Maria Carter Syphax, a former enslaved house servant at Arlington House, is the subject of this circa 1870 daguerreotype portrait. She was the daughter of George Washington's stepgrandson, George Washington Parke Custis, and an enslaved servant named Arianna (or Airy) Carter. At Arlington House, Maria Carter was forced to serve as a maid to her white half-sister, Mary Custis.
In 1821 Maria Carter was permitted to marry Charles Syphax—an enslaved servant who oversaw the dining room—in the parlor of the mansion. After their marriage, they were forced to continue working in the house in the same capacities—Charles in the dining room, and Maria as Mary Custis's servant. Ten years later Mary Custis wed Robert E. Lee in the same parlor where the enslaved Maria and Charles Syphax had married.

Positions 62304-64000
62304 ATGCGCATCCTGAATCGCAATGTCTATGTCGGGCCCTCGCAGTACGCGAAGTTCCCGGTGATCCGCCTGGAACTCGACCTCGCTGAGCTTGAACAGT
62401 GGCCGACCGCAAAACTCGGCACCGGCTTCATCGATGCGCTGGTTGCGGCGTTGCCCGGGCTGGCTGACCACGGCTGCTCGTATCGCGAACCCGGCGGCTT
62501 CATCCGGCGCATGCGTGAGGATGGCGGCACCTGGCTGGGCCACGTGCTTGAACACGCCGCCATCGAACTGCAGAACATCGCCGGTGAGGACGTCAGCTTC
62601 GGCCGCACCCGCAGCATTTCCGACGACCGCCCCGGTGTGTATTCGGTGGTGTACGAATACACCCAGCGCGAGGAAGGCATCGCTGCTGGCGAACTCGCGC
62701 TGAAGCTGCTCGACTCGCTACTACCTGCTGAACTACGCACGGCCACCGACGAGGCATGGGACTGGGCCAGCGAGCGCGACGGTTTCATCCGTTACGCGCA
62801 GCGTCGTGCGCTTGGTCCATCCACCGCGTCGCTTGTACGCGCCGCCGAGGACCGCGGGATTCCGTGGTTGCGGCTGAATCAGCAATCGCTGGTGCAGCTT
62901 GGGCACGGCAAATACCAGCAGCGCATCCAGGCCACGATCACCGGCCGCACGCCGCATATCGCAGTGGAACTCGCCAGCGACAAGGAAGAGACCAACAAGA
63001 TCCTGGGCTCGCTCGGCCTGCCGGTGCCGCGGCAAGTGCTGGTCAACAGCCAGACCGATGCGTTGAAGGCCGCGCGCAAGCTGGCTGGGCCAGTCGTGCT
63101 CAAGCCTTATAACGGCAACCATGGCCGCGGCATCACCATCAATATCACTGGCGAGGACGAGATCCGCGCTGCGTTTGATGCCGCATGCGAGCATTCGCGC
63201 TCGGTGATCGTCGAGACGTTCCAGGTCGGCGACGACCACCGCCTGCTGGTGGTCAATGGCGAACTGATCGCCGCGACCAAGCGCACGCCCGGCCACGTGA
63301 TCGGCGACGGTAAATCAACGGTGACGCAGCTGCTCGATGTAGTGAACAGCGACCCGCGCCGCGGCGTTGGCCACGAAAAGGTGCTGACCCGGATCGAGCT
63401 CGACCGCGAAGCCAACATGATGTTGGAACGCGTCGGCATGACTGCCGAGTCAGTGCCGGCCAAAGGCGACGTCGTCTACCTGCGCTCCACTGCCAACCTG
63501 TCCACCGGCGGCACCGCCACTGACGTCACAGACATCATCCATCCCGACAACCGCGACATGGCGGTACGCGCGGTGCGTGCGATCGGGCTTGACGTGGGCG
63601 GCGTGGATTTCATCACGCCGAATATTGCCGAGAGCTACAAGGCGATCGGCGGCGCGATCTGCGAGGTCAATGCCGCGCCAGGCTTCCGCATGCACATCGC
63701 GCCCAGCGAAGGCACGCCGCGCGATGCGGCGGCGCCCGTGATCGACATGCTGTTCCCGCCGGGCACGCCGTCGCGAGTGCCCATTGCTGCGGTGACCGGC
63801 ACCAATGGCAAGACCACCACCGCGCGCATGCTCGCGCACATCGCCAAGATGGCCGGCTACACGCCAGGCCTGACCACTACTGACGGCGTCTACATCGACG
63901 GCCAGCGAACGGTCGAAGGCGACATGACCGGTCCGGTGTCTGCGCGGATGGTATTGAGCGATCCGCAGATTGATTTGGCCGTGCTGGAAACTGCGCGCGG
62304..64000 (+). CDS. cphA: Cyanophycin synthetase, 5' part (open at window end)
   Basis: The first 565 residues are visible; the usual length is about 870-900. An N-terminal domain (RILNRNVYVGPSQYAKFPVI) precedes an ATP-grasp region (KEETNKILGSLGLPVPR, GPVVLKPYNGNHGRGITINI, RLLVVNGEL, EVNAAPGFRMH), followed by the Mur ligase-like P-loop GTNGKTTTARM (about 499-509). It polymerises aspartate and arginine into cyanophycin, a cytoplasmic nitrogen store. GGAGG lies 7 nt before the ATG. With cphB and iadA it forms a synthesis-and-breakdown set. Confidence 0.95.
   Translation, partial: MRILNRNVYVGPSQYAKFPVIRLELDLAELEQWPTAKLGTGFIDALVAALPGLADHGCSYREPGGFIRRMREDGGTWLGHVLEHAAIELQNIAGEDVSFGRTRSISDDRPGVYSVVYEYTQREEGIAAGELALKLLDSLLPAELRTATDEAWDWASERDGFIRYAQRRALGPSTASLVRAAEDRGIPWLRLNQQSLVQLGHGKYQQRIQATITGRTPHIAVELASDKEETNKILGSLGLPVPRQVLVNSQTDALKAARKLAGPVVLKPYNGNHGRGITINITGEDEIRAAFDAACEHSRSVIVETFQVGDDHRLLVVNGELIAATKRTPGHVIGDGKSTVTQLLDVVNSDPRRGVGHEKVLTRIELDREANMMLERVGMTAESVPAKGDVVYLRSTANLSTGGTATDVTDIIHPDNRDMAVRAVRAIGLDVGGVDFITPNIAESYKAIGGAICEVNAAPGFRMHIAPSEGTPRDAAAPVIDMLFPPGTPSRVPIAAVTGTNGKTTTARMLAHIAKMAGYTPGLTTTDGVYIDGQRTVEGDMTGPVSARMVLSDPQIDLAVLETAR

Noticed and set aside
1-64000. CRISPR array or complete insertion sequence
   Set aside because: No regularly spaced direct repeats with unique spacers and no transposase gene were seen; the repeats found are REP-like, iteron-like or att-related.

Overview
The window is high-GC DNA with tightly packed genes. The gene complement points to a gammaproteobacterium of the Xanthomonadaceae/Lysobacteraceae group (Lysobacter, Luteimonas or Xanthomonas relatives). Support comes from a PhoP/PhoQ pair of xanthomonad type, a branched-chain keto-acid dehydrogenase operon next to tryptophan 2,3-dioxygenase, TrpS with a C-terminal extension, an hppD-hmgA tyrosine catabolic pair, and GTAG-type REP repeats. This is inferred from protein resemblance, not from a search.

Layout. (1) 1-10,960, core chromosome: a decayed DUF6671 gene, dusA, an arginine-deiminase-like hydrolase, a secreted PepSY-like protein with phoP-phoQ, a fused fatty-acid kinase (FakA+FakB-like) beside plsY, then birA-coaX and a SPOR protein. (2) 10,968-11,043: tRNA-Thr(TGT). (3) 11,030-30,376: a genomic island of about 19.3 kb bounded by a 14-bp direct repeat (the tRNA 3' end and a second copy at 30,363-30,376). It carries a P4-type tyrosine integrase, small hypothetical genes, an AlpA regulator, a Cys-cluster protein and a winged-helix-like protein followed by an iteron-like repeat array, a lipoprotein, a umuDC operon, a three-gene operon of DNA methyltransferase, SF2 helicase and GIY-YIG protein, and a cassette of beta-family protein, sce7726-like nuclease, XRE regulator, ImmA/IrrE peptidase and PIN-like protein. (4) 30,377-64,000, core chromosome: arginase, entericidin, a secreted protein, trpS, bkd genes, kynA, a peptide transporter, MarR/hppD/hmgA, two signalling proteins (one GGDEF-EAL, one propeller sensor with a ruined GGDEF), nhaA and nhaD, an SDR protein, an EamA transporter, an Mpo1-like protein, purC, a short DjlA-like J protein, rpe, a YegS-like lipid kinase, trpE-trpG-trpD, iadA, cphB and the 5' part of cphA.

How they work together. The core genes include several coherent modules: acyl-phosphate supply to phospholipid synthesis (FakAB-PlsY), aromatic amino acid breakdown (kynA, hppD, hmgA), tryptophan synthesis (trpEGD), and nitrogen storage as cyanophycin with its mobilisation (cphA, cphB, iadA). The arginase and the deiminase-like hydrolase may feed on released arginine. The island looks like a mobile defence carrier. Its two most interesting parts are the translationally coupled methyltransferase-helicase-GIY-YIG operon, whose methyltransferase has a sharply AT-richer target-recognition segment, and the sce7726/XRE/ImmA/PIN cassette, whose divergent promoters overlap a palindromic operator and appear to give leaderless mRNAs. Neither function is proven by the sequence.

Four years after the Syphax marriage, G. W. P. Custis sold Maria and her two children to Edward Stabler, a Quaker apothecary in Alexandria, in what may have been an arrangement to informally grant Maria Syphax her freedom. For unknown reasons, Maria and her children's freedom was not officially granted until 1845. Her husband, Charles, remained enslaved at Arlington House until December 29, 1862.